With its installation in Thessaloniki in 299 AD. after his successful campaign against the Persians, Caesar Galerius, one of the four commanders of the Roman Empire, began his residential campaign that would change the appearance of the city center. The "Palace of Galerius", a total area of 150,000 sq.m. which stretched from the sea to the Rotonda and from Navarinou Square to today's Agia Sophia, is the most characteristic example of the prosperity of Thessaloniki during the Roman years. Parts of the Galerian Complex were the Arch, the Octagon, the Hippodrome, and the Rotonda, at the height of today's Mitropoleos Street was the private port of Caesar, while the main Palace, the imposing construction, part of which is still preserved today covered today's Navarinou Square.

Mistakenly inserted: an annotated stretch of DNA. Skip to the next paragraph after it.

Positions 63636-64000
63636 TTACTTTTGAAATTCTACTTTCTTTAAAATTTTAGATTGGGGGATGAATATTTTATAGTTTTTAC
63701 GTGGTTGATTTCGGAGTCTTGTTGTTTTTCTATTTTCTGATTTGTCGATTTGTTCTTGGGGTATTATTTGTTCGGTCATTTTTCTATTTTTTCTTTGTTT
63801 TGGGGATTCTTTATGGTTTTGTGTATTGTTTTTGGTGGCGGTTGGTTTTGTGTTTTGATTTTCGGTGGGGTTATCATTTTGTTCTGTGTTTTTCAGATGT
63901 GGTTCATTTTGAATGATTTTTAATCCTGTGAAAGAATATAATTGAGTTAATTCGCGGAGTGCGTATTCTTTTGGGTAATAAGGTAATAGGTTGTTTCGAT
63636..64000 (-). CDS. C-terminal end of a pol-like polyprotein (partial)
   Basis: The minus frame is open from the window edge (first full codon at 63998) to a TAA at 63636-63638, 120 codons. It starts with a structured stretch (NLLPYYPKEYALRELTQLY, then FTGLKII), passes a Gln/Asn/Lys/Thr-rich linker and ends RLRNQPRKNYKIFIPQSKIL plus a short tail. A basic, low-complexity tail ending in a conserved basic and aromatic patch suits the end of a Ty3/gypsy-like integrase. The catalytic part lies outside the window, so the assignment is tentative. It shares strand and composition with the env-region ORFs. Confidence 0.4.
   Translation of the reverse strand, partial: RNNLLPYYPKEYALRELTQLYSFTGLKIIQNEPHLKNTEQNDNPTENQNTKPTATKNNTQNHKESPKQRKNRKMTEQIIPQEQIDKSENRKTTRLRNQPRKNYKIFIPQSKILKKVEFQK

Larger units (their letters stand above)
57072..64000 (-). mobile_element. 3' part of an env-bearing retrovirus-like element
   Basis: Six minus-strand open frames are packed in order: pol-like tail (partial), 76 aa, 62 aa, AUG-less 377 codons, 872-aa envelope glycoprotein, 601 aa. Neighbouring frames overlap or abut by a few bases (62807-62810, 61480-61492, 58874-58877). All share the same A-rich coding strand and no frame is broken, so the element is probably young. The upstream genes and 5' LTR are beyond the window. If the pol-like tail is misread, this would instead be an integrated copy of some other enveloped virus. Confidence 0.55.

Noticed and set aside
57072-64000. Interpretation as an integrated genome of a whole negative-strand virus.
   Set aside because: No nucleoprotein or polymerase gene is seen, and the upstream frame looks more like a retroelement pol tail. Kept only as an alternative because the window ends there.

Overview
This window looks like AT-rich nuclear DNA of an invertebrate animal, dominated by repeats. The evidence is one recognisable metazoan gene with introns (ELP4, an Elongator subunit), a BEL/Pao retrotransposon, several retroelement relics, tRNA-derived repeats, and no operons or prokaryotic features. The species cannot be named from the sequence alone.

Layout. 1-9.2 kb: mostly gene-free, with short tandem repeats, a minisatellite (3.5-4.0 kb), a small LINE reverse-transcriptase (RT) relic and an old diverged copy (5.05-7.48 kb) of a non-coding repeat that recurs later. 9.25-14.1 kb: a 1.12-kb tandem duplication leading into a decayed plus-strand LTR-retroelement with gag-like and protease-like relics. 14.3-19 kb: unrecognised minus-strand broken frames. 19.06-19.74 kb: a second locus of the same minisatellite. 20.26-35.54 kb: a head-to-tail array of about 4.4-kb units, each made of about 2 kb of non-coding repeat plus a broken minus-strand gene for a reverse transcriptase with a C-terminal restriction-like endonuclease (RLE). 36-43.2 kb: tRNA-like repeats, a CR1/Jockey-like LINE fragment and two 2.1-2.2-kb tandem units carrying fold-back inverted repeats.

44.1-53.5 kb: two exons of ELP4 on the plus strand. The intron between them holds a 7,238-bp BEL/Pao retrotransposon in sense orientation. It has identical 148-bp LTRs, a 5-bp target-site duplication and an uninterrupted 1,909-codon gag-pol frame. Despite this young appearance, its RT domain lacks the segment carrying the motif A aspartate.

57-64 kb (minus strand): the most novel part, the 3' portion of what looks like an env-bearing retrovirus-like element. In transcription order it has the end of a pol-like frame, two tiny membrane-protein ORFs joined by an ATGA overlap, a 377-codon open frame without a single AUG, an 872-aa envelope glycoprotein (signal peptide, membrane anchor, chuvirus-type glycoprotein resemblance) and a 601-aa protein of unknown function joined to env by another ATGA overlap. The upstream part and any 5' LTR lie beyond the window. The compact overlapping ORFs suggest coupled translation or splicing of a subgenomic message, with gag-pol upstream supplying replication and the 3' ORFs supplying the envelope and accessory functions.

The Palace of Galerius functions as an open museum and visitors walk around it as it is in the middle of the square. The remains of the building, brought to light by the archeological excavation at the beginning of the 20th century, form the basis of the original, two-story building, which had been destroyed by earthquakes in the past. The structure of the building complex with the rooms, the corridors, the mosaics, and the frescoes that have been saved is presented for visitors, in one of the most characteristic parts of the city that embraced the space and incorporated it into its daily life, as Navarinou Square hosts many visitors, passers-by, workers, tourists, all day long, combining the modern rhythms of the shops and apartment buildings that surround it with the aura of the 4th century BC. which extends as far as one can see.